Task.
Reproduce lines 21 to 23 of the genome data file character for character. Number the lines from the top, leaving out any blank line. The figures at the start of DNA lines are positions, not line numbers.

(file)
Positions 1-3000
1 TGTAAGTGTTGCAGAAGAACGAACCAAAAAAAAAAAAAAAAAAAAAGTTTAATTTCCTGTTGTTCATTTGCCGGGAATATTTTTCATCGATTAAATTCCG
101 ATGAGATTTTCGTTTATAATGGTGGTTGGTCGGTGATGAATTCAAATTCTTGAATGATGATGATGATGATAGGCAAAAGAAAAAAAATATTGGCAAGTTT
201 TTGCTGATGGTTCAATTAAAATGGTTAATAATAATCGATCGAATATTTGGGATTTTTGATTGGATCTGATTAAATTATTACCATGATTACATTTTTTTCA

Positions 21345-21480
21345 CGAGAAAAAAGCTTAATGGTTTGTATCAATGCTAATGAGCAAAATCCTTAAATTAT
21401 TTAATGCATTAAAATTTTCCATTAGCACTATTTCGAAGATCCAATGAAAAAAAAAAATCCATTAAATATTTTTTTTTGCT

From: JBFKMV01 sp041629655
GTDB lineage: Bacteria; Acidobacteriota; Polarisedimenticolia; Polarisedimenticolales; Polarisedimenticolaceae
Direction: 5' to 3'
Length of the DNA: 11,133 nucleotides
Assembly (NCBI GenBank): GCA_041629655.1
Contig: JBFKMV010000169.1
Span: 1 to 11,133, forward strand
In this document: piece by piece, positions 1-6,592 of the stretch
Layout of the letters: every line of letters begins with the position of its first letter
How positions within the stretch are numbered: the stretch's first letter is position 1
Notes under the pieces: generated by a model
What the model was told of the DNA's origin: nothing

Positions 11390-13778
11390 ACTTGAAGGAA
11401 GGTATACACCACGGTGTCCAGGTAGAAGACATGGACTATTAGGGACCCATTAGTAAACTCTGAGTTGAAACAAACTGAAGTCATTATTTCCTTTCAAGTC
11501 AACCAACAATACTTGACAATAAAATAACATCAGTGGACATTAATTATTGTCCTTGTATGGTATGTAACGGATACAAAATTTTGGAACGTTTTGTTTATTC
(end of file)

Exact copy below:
11390 ACTTGAAGGAA
11401 GGTATACACCACGGTGTCCAGGTAGAAGACATGGACTATTAGGGACCCATTAGTAAACTCTGAGTTGAAACAAACTGAAGTCATTATTTCCTTTCAAGTC
11501 AACCAACAATACTTGACAATAAAATAACATCAGTGGACATTAATTATTGTCCTTGTATGGTATGTAACGGATACAAAATTTTGGAACGTTTTGTTTATTC